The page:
Current approaches for preserving donated lungs involve cold storage at 4°C. New research explores the potential benefits of storing lungs at warmer temperatures. (Photo: iStock)
Researchers from the Latner Thoracic Surgery Research Laboratories and UHN’s Ajmera Transplant Centre have identified a new way to store donated organs that could raise the number of organs available for transplant.
Published in Science Translational Medicine, new research reveals that storing lungs at 10°C may preserve them for longer and lead to better lung function than current approaches, which involve 4°C storage temperatures.
The researchers, led by Surgical Director of UHN’s Ajmera Transplant Centre Dr. Marcelo Cypel and first author Dr. Aadil Ali, used an experimental model to measure the health of lungs after they were stored for 36 hours at either 10°C or 4°C. They found that storage at 10°C left lungs more elastic and better at delivering oxygen – two key readouts of lung function.
The researchers also assessed the health of the donor lungs by measuring levels of protective molecules in the tissue. In collaboration with Dr. Ana Andreazza, Professor in the Department of Pharmacology at the University of Toronto and founder of the Canadian Mitochondria Network, the team assessed mitochondrial protection.
Mitochondria are compartments within cells that produce energy; their integrity is vital to the health of cells and tissues. The team discovered that preserving lungs at 10°C offered significantly better mitochondrial protection in comparison to the current gold standard of 4°C.
“After we saw these promising results in our experimental model and revealed how the warmer temperatures benefit organ health, we tested the approach in patients,” explains Dr. Cypel.
“Our aim was to see whether we could safely prolong lung storage, without compromising tissue health and function,” Dr. Cypel says. “If we can extend the period of time available for donated organs to be transplanted, we can provide life-saving organs to more patients in need and greatly improve the logistics around lung transplantation.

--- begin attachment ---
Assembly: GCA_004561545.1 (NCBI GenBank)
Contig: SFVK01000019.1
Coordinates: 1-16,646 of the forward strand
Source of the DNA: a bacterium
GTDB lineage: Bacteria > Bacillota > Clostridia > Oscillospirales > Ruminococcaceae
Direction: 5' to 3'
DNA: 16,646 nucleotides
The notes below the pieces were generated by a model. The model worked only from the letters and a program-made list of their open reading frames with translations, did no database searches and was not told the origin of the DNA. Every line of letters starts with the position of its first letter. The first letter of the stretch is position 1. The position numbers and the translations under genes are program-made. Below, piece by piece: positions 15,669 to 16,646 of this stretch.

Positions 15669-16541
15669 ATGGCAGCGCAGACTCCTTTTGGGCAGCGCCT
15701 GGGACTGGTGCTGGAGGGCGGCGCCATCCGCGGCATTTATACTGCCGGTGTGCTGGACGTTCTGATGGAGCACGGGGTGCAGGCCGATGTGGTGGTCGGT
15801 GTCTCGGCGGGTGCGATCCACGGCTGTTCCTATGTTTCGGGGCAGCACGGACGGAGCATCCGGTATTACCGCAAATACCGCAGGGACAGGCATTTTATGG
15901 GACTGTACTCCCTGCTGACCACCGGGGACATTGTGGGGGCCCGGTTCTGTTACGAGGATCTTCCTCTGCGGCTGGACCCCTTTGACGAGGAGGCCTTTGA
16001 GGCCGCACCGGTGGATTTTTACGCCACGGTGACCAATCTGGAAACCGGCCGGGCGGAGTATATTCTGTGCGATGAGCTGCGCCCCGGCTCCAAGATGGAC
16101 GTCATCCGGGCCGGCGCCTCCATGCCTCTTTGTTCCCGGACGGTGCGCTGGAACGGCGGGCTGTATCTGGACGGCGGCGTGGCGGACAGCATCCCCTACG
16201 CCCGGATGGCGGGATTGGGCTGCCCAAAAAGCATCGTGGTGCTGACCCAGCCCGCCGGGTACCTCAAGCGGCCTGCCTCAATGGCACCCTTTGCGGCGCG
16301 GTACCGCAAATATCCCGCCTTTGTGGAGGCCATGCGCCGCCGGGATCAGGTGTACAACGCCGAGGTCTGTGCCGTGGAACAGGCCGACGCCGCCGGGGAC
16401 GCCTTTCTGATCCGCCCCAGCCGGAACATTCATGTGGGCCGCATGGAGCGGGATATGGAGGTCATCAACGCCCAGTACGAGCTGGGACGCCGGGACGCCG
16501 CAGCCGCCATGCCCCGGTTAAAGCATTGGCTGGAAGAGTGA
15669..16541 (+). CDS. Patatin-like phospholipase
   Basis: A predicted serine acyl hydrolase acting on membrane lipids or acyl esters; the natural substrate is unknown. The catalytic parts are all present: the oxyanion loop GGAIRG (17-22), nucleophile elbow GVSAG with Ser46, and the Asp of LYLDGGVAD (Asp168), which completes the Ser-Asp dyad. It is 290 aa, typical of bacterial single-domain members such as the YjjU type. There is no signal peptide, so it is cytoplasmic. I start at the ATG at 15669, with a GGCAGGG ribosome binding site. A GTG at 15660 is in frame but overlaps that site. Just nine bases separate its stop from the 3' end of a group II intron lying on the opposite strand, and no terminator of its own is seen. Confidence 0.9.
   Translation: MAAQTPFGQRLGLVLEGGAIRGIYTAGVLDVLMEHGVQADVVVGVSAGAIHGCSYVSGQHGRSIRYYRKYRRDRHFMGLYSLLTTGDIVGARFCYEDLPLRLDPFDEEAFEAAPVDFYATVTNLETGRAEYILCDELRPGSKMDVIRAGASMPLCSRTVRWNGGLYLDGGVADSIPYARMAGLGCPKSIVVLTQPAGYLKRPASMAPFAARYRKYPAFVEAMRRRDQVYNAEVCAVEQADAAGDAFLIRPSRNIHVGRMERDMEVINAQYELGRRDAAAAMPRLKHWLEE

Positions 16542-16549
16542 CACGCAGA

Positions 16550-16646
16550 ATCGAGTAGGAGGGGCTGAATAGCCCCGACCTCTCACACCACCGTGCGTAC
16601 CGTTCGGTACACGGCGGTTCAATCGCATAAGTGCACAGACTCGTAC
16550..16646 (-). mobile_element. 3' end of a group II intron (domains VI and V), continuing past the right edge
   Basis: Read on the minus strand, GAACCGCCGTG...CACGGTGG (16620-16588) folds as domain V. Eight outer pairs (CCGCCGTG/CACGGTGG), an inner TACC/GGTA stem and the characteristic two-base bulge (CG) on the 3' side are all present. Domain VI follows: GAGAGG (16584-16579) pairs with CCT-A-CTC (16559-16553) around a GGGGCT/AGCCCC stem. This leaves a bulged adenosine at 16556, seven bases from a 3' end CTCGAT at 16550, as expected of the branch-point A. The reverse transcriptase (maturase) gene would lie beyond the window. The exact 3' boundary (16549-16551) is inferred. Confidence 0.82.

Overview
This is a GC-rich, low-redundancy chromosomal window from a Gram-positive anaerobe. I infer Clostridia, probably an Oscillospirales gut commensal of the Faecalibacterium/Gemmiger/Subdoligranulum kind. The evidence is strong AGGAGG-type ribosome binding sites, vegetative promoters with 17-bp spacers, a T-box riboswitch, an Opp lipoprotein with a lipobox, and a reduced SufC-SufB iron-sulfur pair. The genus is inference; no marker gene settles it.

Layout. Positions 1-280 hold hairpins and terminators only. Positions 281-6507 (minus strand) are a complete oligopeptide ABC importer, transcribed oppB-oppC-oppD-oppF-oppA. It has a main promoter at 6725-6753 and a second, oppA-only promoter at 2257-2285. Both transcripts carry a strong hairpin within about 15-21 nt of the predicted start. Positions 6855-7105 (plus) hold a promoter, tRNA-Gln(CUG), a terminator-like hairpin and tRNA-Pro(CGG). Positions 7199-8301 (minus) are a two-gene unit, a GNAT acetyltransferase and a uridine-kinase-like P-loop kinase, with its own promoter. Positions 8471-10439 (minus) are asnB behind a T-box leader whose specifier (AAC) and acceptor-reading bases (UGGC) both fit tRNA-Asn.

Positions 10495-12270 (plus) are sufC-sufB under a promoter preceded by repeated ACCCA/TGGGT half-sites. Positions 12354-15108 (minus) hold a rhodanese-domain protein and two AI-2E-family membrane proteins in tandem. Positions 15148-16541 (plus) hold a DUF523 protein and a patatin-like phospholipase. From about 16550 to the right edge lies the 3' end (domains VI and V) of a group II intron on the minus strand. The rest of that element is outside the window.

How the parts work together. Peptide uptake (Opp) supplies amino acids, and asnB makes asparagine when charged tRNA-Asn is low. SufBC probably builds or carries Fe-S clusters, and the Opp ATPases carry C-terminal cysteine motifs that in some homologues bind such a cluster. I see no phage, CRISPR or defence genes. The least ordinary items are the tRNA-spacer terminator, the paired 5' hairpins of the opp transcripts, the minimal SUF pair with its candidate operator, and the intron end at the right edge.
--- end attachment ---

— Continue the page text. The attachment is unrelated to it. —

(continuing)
“As an example, the geographic location of donors would no longer be a limitation.”
There is a serious shortage of clinically acceptable donor organs to meet transplant needs. Currently, more than 4,500 Canadians are on the waitlist for an organ transplant. According to the Canadian Institute for Health Information, one patient dies every 36 hours waiting for an organ.
“Given this shortage, we need to make the most of what limited organs we have available,” explains Dr. Ali. “One way to do this is to develop strategies to expand the window of time that an organ can be transplanted – this provides patients and healthcare professionals with the precious time needed for a successful surgery.”
The research team tested the new storage strategy to donor lungs that were transplanted into five patients. Using a warmer storage temperature, the team was able to extend the time that donor lungs were safely preserved from the current maximum of six to eight hours, to between 10 and 16 hours.
“All five patients responded well to the transplanted lungs and no patients experienced serious complications,” says Dr. Ali. “While this is just a first step, our findings suggest that this storage strategy could represent a new standard of lung preservation – one that could provide more lungs of better quality to patients in need.”
This work was supported in part by UHN Foundation donors.